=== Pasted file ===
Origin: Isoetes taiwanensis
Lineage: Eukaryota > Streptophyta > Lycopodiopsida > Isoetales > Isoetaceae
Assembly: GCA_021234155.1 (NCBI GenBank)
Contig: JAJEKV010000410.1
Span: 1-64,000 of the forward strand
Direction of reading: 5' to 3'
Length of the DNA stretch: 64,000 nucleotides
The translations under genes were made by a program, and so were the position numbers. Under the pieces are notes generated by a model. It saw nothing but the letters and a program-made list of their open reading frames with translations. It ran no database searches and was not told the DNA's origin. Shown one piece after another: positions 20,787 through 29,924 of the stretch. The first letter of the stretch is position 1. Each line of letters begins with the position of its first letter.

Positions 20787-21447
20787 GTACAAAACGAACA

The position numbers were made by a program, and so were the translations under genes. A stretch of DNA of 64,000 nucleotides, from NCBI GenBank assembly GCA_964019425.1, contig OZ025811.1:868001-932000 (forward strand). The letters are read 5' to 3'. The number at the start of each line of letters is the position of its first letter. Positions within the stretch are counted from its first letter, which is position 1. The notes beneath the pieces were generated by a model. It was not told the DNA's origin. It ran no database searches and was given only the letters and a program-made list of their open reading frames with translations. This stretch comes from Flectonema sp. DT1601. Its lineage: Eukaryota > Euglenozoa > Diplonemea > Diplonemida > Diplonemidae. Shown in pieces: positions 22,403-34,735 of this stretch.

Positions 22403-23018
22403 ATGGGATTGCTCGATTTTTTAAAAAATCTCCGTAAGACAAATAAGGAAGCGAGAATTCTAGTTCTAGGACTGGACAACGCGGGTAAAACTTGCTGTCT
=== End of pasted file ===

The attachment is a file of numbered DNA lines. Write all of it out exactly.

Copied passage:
Origin: Isoetes taiwanensis
Lineage: Eukaryota > Streptophyta > Lycopodiopsida > Isoetales > Isoetaceae
Assembly: GCA_021234155.1 (NCBI GenBank)
Contig: JAJEKV010000410.1
Span: 1-64,000 of the forward strand
Direction of reading: 5' to 3'
Length of the DNA stretch: 64,000 nucleotides
The translations under genes were made by a program, and so were the position numbers. Under the pieces are notes generated by a model. It saw nothing but the letters and a program-made list of their open reading frames with translations. It ran no database searches and was not told the DNA's origin. Shown one piece after another: positions 20,787 through 29,924 of the stretch. The first letter of the stretch is position 1. Each line of letters begins with the position of its first letter.

Positions 20787-21447
20787 GTACAAAACGAACA

The position numbers were made by a program, and so were the translations under genes. A stretch of DNA of 64,000 nucleotides, from NCBI GenBank assembly GCA_964019425.1, contig OZ025811.1:868001-932000 (forward strand). The letters are read 5' to 3'. The number at the start of each line of letters is the position of its first letter. Positions within the stretch are counted from its first letter, which is position 1. The notes beneath the pieces were generated by a model. It was not told the DNA's origin. It ran no database searches and was given only the letters and a program-made list of their open reading frames with translations. This stretch comes from Flectonema sp. DT1601. Its lineage: Eukaryota > Euglenozoa > Diplonemea > Diplonemida > Diplonemidae. Shown in pieces: positions 22,403-34,735 of this stretch.

Positions 22403-23018
22403 ATGGGATTGCTCGATTTTTTAAAAAATCTCCGTAAGACAAATAAGGAAGCGAGAATTCTAGTTCTAGGACTGGACAACGCGGGTAAAACTTGCTGTCT